Online petitions — which combine the simplicity of Internet publishing with the distribution power of social media — are becoming a popular (and successful) way to to demand justice from unscrupulous corporations.

— Molly Katchpole, a recent college graduate and Bank of America customer, started an online petition at that collected more than 300,000 signatures to fight Bank of America’s plan to charge a $5 debit card fee. The bank rescinded the plan after one month.

— In a repeat feat, Katchpole pooled together more than 166,000 signatures to end a $2 “convenience” fee that Verizon, one of the nation’s biggest providers of telecommunication and broadband services, charged for paying bills online.

— And most recently, Stef Gray, another recent grad, started a petition to protest a $50 forbearance fee that was pocketed by Sallie Mae, the largest servicer of student loans in the United States. Sallie Mae agreed to apply the fee to loan balances, but not to end the fee, after Gray collected 76,000 signatures. That wasn’t enough to satisfy Gray or her supporters. At presstime, the petition had added another 40,000 signatures.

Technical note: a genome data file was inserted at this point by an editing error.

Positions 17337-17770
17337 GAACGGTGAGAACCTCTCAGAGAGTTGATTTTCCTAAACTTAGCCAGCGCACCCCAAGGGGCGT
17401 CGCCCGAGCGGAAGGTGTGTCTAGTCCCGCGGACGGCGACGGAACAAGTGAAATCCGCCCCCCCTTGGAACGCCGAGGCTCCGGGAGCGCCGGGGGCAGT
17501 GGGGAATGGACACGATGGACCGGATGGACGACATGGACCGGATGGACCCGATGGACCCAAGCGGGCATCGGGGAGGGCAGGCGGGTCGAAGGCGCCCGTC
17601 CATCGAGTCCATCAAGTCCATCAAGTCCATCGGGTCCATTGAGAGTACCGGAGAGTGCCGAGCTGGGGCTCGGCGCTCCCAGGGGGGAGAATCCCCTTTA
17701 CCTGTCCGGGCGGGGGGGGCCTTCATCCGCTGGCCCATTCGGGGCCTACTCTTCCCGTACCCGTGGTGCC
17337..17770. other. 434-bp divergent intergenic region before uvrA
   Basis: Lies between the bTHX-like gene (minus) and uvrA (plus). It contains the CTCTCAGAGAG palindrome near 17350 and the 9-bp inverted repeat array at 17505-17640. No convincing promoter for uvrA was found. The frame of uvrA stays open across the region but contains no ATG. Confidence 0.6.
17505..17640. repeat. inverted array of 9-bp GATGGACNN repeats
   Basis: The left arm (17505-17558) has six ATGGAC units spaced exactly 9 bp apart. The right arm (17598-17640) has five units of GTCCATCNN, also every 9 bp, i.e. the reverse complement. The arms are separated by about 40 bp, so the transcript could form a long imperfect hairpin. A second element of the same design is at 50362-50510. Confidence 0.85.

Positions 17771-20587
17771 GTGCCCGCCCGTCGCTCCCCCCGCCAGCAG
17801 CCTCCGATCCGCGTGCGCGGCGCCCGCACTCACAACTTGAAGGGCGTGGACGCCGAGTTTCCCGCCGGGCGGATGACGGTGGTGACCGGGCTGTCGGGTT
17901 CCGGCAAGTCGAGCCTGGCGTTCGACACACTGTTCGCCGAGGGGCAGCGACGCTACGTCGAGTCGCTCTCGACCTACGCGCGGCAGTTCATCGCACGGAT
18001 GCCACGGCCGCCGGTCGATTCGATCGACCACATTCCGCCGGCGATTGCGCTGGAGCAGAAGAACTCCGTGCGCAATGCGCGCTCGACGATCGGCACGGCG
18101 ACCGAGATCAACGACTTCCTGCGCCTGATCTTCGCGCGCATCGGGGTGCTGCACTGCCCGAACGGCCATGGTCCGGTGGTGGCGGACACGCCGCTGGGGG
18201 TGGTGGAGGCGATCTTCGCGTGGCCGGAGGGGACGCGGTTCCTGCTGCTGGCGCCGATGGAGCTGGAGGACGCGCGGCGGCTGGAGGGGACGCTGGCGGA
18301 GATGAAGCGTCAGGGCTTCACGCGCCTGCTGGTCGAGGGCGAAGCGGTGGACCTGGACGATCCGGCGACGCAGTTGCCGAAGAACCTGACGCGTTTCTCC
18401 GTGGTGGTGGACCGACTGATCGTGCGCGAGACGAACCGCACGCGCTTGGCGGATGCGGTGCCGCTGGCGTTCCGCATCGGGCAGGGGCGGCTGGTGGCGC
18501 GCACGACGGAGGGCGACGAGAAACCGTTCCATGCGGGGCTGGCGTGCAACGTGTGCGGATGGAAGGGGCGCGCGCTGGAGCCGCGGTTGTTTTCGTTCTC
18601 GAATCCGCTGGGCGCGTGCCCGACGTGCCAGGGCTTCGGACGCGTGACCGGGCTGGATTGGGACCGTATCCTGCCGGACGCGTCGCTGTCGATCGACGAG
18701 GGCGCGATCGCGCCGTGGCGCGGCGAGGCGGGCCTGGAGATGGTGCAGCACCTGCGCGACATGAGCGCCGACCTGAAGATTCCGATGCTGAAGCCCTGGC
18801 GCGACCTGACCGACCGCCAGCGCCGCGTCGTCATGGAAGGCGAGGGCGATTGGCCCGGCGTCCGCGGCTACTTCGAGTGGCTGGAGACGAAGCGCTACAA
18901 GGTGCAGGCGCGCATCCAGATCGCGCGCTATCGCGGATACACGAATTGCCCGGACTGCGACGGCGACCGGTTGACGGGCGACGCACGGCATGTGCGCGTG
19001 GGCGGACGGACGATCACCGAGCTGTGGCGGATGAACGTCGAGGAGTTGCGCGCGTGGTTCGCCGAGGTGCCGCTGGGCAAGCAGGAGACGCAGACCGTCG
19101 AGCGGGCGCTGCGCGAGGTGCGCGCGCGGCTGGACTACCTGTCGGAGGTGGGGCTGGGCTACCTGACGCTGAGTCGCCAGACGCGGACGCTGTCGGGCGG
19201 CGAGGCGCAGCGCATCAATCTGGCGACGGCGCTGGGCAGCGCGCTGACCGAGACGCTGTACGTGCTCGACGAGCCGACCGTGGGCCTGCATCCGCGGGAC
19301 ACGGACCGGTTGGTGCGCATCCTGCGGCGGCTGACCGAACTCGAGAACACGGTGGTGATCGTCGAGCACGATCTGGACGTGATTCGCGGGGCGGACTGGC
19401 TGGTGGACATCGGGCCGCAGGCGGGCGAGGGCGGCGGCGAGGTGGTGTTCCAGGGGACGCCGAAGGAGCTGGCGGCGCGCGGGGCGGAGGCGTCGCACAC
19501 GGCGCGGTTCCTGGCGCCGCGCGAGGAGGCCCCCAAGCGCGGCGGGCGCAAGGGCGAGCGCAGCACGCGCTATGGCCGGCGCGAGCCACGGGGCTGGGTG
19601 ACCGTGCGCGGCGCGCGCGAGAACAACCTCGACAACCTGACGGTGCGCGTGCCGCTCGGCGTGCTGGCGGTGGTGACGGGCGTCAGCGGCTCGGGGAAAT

Venting is not enough

Social media outlets such as Twitter and Facebook allow users to lash out instantly against companies that make consumers unhappy.

But with hundreds of millions of Twitter and Facebook updates per day, it’s highly unlikely that any particular complaint can gain enough traction that a company notices — and that doesn’t guarantee a fair fix to the issue.

Even with a large amount of affirmatory “retweets” and “likes,” these social media channels rarely push companies to take an action.

With an online petition, consumers can pool their dissatisfaction — transforming a bunch of solitary, angry tweets into a powerful protest tool.

So the next time you want a bank to remove a predatory fee, don’t just tweet or update. Start a petition. And be prepared to succeed.

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